Mark Flood, Colonial Mirror, 2015, acrylic on canvas, 80 × 60".

Mark Flood, Colonial Mirror, 2015, acrylic on canvas, 80 × 60".

Mark Flood

Modern Art Helmet Row

Mark Flood, Colonial Mirror, 2015, acrylic on canvas, 80 × 60".

In certain societies, cannibals ate their opponents to acquire knowledge. Maybe that’s why one of Mark Flood’s more notorious paintings is emblazoned with the phrase EAT HUMAN FLESH. Although none of the Texan’s thirteen recent works in his second London show, “American Buffet Upgrade,” offers such explicit statements as his eponymous 1989 painting, his endeavor still reeks of a kind of cannibalism. The exhibition included three types of paintings, mainly his well-known “lace paintings” and a series based on digital images; there was also a single triptych of “aged paintings,” which display corporate logos on highly cracked paint surfaces.

Flood points to Dave Hickey’s The Invisible Dragon: Four Essays on Beauty (1993) as the pivotal inspiration for the lace paintings, which he began making in 2000. “I was inspired by Hickey to explore the idea of beauty,” he says, “as a way to say fuck you to art bureaucracy.” He makes the paintings by using a piece of lace as a stencil. Paint-soaked fabrics are sometimes laid parallel to the edges of the canvas, like a silk screen, and the resulting filigree creates a lush pictorial framing with a void or window in the middle where there was no lace. Colonial Mirror (all works 2015), for example, suggests a carpet or mirror with its yellow and green traceries along each side and an image of Washington crossing the Delaware at its bottom edge. The empty middle is a large wavy stretch of silvery gray.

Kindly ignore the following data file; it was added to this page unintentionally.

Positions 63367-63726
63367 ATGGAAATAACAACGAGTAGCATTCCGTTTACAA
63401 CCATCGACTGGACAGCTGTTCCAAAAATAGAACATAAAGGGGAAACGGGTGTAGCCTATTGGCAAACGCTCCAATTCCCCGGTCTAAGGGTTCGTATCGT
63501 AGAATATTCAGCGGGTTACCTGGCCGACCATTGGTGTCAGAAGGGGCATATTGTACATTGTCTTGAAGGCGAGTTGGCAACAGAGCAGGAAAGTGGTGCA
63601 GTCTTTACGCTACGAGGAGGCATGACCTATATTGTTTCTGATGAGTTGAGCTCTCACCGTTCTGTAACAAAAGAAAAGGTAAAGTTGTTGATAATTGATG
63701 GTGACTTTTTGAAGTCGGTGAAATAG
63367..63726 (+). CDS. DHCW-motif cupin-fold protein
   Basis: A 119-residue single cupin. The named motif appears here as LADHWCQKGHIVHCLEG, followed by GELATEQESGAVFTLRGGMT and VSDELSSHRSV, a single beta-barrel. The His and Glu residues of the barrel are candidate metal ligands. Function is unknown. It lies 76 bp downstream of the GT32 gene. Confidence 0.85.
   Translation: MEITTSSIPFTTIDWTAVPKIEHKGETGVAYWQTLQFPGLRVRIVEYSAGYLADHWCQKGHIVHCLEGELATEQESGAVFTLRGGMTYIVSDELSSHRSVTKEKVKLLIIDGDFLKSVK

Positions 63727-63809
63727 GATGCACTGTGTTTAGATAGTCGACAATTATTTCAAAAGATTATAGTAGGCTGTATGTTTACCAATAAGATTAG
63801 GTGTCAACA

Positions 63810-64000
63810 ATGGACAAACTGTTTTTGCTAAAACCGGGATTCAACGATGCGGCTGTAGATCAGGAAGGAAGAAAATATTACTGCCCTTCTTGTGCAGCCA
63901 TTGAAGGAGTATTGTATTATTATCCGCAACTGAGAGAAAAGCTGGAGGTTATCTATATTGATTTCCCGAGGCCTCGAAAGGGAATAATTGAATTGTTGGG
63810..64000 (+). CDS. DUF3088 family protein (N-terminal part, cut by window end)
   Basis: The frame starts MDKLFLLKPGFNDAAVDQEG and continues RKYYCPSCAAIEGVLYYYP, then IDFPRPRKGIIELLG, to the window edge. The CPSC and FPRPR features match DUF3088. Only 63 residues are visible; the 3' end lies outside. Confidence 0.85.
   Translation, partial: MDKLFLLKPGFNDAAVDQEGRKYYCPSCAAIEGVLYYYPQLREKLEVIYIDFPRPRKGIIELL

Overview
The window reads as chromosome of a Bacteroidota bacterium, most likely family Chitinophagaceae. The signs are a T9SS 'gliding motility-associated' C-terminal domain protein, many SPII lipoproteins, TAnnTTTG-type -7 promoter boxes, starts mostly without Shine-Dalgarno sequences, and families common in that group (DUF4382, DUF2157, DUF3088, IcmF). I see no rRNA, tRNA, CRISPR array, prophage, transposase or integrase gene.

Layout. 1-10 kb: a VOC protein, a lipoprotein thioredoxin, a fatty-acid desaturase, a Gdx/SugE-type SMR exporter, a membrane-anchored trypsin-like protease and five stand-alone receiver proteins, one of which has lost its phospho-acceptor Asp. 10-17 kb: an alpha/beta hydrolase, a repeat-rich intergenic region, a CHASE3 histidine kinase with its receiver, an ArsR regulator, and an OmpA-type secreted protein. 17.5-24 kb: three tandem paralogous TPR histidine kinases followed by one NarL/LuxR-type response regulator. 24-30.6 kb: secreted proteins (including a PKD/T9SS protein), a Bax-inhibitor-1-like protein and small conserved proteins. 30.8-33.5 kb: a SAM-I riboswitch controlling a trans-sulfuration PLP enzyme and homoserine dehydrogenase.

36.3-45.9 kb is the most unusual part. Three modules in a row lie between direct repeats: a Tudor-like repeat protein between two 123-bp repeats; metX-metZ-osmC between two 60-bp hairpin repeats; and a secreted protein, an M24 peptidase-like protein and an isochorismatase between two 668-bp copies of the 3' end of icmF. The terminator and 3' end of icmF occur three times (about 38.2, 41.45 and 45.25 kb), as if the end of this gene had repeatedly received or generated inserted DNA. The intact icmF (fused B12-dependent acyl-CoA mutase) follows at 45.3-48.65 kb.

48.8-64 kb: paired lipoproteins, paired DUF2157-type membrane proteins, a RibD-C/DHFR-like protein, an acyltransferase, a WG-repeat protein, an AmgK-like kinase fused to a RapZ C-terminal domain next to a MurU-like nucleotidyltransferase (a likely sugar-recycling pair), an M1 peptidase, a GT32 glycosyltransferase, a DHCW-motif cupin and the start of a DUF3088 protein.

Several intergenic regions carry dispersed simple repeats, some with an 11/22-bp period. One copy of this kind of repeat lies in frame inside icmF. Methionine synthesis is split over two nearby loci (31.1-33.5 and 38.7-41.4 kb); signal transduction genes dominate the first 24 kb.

The notion of a void is also present in the latest of Flood’s large paintings created by UV ink-jet printing, and predominantly from low-resolution images of paintings by Mark Rothko. For example, Honey Hole is a big lemon-yellow painting with a hazy lime-green lozenge-shaped blob in the lower middle. The work has the least Rothkoesque palette of the four such pieces that were on view, yet together they clearly recall the Abstract Expressionist’s work. They are paintings in form, and paintings in content, yet brought about in an unpainterly fashion. Similarly large and colorful but highly pixelated were two images of out-of-focus American flags, American Blur and Flake Flag.

At first glance, Flood seems to be cynically exploiting beauty (lace paintings) or making an ironic critique (whether of Rothko, painting in general, or corporate America). These are paintings without painting; even though the lace pieces are rich in their accreted texture and color, they also seem manufactured, albeit by hand. Is Flood pointing to the vacuity of American life or of the art world? Perhaps like other artists of the generation that emerged during the 1980s, he is working with the notion of an endgame, of paintings that consume themselves. Flood seems to walk a tightrope between sincere invention and an empty form of criticality. His irreverence and sarcasm show up in every interview, yet his adhesion to the concept of beauty and handmade painting suggests an underlying idealism. Back in the ’80s, he founded a punk band, and the punk attitude is still there today. Flood is at once a provocateur, an entrepreneur, and a doubter.

Sherman Sam